Former mufti of Jerusalem rails at plan for Trump train stop at Western Wall
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Former mufti of Jerusalem rails at plan for Trump train stop at Western Wall

Palestinian cleric Ikrema Sabri says adding US president’s name does not give scheme legitimacy

Sheikh Ekrima Sabri. (AP/Joao Silva)
Sheikh Ekrima Sabri. (AP/Joao Silva)

Ikrema Sabri, a senior Muslim cleric in Jerusalem, on Wednesday denounced an Israeli government plan to dig a railway tunnel under Jerusalem’s Old City, passing near sites holy to Jews, Christians and Muslims — and ending at the Western Wall with a station named after US President Donald Trump.

Palestinians will not accept “any change or act in the occupied territories,” said Sabri, a former Grand Mufti of Jerusalem.

He said that “giving the name of Trump to this project will not give it any legitimacy. It would be just another implementation of the unacceptable decision of President Trump to recognize Jerusalem as the capital of Israel.”

Transportation Minister Yisrael Katz’s plan, currently in the initial stages, involves constructing two underground stations and excavating over two miles (three kilometers) of tunnel beneath downtown Jerusalem and under the Old City. The project would extend Jerusalem’s soon-to-open high-speed rail line from Tel Aviv to the Western Wall, the holiest site where Jews can pray.

President Donald Trump and Jared Kushner, left, at the Western Wall in Jerusalem, May 22, 2017. (Israel Bardugo/via JTA)

The route will run close to — but not directly under — the Church of the Holy Sepulchre, where tradition holds that Jesus was crucified and buried, and the Temple Mount compound. Previous excavations by Israel near the Temple Mount — the spiritual epicenter of the Israeli-Palestinian conflict — have sparked violent Palestinian protests.

Because of those sensitivities, the proposal was expected to meet with heavy resistance from the Palestinians, neighboring Arab countries and the international community.

Transportation Ministry spokesman Avner Ovadia said Wednesday the project is estimated to cost more than $700 million and, if approved, would take four years to complete.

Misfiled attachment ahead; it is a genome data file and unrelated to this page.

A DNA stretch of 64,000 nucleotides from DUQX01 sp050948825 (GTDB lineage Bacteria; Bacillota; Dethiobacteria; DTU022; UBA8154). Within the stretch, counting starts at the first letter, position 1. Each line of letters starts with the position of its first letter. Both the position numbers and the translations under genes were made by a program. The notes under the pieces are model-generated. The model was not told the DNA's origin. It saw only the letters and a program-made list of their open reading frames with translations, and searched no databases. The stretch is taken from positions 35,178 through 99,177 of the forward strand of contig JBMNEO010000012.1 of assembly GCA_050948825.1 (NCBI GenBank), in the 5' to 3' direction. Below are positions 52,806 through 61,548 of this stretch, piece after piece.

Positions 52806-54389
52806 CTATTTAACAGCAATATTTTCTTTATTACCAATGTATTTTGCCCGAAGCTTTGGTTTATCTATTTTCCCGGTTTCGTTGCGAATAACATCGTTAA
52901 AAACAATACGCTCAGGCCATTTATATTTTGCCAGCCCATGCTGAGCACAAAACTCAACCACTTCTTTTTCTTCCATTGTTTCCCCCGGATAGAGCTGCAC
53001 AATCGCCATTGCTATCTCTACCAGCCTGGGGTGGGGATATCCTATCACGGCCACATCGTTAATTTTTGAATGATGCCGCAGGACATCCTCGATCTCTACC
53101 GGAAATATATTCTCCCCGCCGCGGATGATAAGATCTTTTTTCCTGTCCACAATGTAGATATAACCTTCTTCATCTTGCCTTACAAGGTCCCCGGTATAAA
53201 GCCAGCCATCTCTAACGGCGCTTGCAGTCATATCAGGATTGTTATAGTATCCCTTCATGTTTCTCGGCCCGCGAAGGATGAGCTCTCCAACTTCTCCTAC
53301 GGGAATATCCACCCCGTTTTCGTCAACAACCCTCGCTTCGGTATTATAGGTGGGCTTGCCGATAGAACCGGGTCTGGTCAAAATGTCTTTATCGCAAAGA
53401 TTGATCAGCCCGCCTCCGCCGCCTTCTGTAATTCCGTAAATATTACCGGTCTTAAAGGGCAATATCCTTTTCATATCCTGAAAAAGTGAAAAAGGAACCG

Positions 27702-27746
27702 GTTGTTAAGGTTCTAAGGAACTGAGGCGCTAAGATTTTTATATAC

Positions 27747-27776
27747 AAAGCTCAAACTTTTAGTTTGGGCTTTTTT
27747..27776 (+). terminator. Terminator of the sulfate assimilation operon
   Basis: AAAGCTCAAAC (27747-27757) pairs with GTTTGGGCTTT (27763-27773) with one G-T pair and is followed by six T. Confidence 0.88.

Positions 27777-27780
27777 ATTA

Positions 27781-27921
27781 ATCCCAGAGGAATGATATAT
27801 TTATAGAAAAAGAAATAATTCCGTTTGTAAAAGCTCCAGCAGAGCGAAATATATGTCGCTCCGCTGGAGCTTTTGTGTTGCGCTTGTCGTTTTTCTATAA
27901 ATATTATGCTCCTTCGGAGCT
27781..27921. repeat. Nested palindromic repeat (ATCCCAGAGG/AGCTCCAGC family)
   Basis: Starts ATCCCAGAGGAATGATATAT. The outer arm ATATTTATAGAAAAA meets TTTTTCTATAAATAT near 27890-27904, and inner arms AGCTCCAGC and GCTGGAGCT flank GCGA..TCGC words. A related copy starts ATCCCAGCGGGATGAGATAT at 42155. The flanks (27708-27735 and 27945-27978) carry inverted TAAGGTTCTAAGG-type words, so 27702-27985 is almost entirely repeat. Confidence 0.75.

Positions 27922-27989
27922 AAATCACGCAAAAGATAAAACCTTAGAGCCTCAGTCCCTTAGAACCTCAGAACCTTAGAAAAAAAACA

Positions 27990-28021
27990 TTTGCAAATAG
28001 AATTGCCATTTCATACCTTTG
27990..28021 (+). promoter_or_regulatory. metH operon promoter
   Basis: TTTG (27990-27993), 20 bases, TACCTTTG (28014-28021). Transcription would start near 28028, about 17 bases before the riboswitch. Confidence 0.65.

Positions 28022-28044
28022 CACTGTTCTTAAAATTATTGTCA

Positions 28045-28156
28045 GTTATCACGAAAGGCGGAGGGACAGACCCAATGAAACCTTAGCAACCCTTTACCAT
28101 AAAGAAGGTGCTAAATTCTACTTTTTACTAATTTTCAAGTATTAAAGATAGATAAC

Katz’s office said the minister advanced the plan in a recent meeting with Israel Railways executives, and has fast-tracked it in the planning committees.

A bridge on the Jerusalem-Tel Aviv fast train route, July 2017 (Gidi Avinary/Flash90)

Katz said a high-speed rail station would allow visitors to reach “the beating heart of the Jewish people — the Western Wall and the Temple Mount.” He proposed naming the station after Trump “for his brave and historic decision to recognize Jerusalem as Israel’s capital” earlier this month.

Despite the likely opposition to the project, Ovadia said he expects the plans to be approved in the coming year, barring major complications. The Tel Aviv-Jerusalem high-speed line is expected to open next spring.

“There’s no reason why this train won’t be built,” he said. “We already know how to deal with no less difficult opposition.”

Katz has previously proposed other ambitious infrastructure projects, including an artificial island off the coast of the Gaza Strip that would serve as an air and seaport for the Palestinian territory, and a railway connecting Israel with Saudi Arabia and other Arab states.

In an address earlier this month from the White House, Trump defied worldwide warnings and insisted that after repeated failures to achieve peace, a new approach was long overdue. He described his decision to recognize Jerusalem as the seat of Israel’s government as merely based on reality.

The move was hailed by Prime Minister Benjamin Netanyahu and by leaders across much of the Israeli political spectrum. Trump stressed that he was not specifying the boundaries of Israeli sovereignty in the city, and called for no change in the status quo at the city’s holy sites.

In May, Trump became the first serving US president to visit the Western Wall.

The Tel Aviv-Jerusalem rail project, which is already projected to cost an estimated NIS 7 billion ($1.8 billion) and has been in planning since 2001, is expected to cut travel time to 28 minutes, down from 78 minutes on the old line built during the days of the Ottoman Empire.

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